Cook  Discover  Eat  Trending   ·   08 Oct   ·   05:10 PM   ·   2 minutes Read

Will Singaporeans Queue For Japan's Miracle Pancakes?

  

A new Japanese restaurant is coming to Singapore. But unlike most Japanese eateries, it specialises in pancakes. To be specific, Flipper specialises in impossibly fluffy soufflé Kiseki (or miracle) pancakes that melt in your mouth. They also serve fries, sandwiches and bubble tea.

Flipper’s first outlet in Singapore is set to open in November this year, in the heart of Orchard Road, in Takashimaya mall.

Flipper currently has 12 outlets in Japan. They have also expanded to Taiwan and Hong Kong. Last year, they opened their only outlet in the United States so far, in New York. And the hype was huge. Part of it, I suspect, were the queues. Many Americans reported having to wait from 20 minutes to a whole hour before they could set eyes on their food. Waiting was a guaranteed affair if you wanted Flipper pancakes, even if the restaurant was half empty.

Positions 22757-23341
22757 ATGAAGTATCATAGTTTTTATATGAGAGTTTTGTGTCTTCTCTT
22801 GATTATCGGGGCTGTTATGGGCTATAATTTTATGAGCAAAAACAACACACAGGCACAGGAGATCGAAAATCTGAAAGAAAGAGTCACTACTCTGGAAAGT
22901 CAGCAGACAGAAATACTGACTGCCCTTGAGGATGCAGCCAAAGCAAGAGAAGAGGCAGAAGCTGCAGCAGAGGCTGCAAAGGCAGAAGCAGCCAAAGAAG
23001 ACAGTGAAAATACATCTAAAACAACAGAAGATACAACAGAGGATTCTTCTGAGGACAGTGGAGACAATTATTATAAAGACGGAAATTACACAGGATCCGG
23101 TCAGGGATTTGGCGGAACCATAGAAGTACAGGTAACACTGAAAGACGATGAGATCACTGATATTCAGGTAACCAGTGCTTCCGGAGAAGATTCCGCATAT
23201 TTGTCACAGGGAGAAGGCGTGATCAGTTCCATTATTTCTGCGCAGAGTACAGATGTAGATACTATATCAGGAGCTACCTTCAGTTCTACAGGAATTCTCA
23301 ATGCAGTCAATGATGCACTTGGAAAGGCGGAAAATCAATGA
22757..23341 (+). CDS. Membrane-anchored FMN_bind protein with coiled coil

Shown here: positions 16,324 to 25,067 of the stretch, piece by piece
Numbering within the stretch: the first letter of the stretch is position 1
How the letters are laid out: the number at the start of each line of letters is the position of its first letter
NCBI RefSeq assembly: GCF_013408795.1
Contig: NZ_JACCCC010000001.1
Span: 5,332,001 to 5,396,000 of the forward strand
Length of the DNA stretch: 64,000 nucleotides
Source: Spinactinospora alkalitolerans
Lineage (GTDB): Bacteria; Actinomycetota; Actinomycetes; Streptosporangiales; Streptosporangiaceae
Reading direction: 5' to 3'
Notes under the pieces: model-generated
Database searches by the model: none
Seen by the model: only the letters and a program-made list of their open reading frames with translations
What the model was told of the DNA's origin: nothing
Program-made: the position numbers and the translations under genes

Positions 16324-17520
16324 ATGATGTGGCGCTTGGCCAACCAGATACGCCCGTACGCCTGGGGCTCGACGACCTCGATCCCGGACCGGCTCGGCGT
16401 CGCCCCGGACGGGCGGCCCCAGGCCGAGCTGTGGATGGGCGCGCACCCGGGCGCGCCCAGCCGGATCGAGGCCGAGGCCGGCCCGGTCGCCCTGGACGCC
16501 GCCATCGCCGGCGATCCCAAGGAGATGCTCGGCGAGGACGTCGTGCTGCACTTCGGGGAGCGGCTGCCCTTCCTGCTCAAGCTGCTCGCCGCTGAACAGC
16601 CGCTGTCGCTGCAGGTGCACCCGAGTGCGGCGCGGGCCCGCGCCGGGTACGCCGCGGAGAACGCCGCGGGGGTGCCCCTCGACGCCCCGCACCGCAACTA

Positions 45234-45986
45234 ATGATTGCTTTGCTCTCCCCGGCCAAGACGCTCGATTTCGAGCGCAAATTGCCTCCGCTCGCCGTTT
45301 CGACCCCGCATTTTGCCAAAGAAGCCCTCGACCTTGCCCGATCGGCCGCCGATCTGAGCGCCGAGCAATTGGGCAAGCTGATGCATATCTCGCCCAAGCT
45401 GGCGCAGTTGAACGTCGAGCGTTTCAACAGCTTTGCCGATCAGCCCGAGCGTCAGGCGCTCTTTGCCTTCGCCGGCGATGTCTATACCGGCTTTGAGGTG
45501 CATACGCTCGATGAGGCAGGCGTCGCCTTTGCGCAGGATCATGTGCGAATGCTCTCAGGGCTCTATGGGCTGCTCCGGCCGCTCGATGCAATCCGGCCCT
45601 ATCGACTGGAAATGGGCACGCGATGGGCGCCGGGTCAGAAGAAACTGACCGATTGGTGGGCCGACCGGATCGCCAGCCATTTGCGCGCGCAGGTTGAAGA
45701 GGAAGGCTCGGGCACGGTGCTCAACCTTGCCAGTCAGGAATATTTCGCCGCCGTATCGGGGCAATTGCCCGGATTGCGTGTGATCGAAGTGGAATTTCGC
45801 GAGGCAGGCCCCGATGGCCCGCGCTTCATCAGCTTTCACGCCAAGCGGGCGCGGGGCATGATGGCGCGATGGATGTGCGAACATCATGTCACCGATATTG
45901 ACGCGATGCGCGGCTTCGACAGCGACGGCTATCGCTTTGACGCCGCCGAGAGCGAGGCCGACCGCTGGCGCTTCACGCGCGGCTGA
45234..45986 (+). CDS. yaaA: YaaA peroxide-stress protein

While I’m not sure if that concept would work here, I’m sure Flipper will garner its share of fans who will spread the word about its food. Flipper’s intriguing menu, which includes both savoury and sweet options will likely draw in some curious souls, who might become Flipper converts. A peek at Flipper’s menu reveals items like Soufflé Pancakes with Fresh Fruit, Waffles with Chicken and Lemon Ricotta Pancake With Meringue.

The bubble tea gang can meet up at Flipper for bobba and gossip.

Trendsetters can bring their friends to the latest food to be seen and ‘grammed.

Self-professed foodies can revel in show their pals exactly how to eat the pancakes as well as explain how Flipper does their pancakes.

According to Insider, a New York publication, the waiting time for Flipper’s famous pancakes is not without reason. The pancake has to be monitored carefully as it is cooked from side to side and given time to rise. The pancake batter is also poured into a circular mold for that perfectly round shape.

Have you tried other Japanese soufflé pancakes in Singapore, like that of Gram Pancakes and Café? Did you know they also employ a similar concept of slow-cooking their pancakes to fluffy perfection? How long is too long when it comes to waiting to try new food?